Ultimately, the NTSB cites the probable cause of the crash as “the flightcrew’s lack of altitude awareness at critical points during the approach due to poor cockpit discipline …”
Unfortunately, the Board finds, such “serious lapses in expected professional conduct” are all too common — as demonstrated by five previous approach accidents. It recommends new protocols to the FAA. The result is the “sterile cockpit rule,” finally codified in 1981: Below 10,000 feet, conversation or other activity not directly related to the operation and safety of the aircraft is prohibited.
The rule is designed to focus a flight crew’s full attention during the critical phases of takeoff and landing, the most potentially dangerous of any flight.
But no rule can bring consolation to the loved ones of those lost on Flight 212. Sylvester Reeves, Captain Reeves’s father, tells a reporter from the Associated Press, “That boy was my pride and joy … For some time now I have had some funny dreams and premonitions, and I just had a funny feeling something was going to happen.”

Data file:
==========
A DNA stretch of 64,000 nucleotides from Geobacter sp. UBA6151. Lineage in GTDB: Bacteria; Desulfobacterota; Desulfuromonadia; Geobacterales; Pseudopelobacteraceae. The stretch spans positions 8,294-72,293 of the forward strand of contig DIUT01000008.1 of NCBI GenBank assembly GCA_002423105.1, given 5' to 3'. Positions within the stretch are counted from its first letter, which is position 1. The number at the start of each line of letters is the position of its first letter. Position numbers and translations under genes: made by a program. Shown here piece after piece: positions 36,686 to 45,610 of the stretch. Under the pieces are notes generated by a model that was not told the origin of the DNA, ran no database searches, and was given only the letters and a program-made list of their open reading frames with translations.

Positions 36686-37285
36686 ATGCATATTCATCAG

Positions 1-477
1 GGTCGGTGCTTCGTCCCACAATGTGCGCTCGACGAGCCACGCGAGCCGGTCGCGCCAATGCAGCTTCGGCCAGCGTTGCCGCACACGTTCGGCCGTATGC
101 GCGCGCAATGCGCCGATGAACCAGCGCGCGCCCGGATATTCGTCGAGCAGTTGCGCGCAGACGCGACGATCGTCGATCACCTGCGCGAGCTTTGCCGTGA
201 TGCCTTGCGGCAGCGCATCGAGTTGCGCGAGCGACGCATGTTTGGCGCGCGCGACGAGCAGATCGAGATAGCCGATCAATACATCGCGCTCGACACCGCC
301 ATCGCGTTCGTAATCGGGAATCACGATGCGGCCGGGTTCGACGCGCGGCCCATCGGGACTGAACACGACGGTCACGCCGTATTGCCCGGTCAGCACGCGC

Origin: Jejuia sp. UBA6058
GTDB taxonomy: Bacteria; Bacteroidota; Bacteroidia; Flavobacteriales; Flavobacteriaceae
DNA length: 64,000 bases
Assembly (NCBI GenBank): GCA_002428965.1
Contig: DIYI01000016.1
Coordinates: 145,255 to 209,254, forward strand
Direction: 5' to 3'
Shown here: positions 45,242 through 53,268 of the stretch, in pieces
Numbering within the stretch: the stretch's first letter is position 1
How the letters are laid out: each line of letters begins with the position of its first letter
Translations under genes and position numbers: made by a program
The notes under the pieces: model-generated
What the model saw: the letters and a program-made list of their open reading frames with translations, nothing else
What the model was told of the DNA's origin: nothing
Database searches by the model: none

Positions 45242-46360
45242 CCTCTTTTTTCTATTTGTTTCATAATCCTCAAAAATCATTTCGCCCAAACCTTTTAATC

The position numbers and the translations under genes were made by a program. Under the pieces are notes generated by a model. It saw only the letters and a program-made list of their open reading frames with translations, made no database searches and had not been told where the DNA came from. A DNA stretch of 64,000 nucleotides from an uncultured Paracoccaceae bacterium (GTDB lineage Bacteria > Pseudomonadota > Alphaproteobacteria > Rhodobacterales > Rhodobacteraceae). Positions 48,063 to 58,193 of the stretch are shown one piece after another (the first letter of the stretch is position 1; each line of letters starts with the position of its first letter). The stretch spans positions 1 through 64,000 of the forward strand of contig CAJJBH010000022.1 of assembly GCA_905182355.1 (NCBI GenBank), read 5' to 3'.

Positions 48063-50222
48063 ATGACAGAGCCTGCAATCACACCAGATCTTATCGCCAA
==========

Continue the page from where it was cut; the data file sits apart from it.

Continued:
The Courage to Fly
In an interview with writer Philip Gerard, former flight attendant Colette Watson discusses the tragedy of September 11, 1974, and how it’s taken years to heal from the trauma of the crash. Eventually, she returned to her job with Eastern Air Lines. “When you go through something like this,” she says, “if you don’t face your fear, you’re going to be fearful of everything.”
This tiny city block in downtown Greensboro once had a gigantic reputation. Not so much for its charbroiled beef patties — though they, too, were plentiful — but for its colorful characters and their wild shenanigans.
In the 1950s, as Americans hit freshly paved roads in shiny new cars during the postwar boom, a new kind of restaurant took shape: the drive-in. From those first thin patties to the elaborate gourmet hamburgers of today, North Carolina has spent the past 80 years making burger history.